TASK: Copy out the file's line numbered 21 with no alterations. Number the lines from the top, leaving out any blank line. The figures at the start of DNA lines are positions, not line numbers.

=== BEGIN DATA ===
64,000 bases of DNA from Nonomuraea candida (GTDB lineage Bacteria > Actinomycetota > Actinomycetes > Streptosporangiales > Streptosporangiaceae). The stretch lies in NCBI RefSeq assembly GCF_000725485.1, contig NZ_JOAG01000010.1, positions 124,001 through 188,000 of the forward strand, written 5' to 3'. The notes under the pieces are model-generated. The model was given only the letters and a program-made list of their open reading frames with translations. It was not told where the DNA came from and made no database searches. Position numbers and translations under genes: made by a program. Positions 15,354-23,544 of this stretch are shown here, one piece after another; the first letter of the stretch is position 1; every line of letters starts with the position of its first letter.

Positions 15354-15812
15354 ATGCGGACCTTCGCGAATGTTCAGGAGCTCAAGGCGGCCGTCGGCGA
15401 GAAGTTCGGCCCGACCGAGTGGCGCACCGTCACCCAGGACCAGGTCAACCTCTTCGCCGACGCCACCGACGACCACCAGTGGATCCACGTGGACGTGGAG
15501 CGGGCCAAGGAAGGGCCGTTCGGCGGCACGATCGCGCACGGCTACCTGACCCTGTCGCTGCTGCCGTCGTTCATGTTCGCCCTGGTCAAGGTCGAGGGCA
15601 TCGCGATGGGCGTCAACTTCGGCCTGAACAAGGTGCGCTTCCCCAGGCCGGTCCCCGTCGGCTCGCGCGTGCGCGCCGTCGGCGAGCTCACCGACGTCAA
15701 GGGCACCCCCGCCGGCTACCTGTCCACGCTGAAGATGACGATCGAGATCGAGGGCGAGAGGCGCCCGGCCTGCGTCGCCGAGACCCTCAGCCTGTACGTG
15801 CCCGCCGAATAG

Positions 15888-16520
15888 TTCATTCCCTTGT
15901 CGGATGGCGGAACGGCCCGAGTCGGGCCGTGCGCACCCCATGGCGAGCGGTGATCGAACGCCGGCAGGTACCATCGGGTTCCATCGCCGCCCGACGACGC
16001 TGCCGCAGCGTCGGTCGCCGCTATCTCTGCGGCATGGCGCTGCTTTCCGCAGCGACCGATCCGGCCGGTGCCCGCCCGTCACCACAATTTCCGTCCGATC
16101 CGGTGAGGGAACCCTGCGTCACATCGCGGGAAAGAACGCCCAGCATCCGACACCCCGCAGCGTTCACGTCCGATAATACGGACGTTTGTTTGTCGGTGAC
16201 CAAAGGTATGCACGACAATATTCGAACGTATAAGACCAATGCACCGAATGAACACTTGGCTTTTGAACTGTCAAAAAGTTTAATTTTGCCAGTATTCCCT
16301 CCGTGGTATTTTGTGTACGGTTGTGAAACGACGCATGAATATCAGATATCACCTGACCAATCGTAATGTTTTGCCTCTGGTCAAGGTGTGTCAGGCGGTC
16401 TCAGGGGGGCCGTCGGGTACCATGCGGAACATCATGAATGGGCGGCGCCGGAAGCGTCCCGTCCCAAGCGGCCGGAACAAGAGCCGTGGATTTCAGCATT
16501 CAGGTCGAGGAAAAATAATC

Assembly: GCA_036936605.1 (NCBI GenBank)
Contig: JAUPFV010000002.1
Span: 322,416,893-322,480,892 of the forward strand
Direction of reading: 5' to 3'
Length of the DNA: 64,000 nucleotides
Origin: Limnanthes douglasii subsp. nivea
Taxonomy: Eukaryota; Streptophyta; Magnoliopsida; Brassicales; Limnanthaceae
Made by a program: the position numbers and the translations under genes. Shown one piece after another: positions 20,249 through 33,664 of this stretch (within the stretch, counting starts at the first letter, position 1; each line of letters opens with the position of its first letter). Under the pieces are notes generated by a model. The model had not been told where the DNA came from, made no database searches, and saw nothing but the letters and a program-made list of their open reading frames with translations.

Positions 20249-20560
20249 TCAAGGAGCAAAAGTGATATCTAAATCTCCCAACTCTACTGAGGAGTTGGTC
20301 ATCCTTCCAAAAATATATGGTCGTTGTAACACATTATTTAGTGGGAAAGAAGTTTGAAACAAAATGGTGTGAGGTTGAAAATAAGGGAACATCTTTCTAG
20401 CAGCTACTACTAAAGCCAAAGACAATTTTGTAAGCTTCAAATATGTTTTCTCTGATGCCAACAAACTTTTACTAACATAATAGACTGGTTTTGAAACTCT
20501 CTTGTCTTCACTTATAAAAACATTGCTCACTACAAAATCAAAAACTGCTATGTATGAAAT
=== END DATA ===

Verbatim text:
Direction of reading: 5' to 3'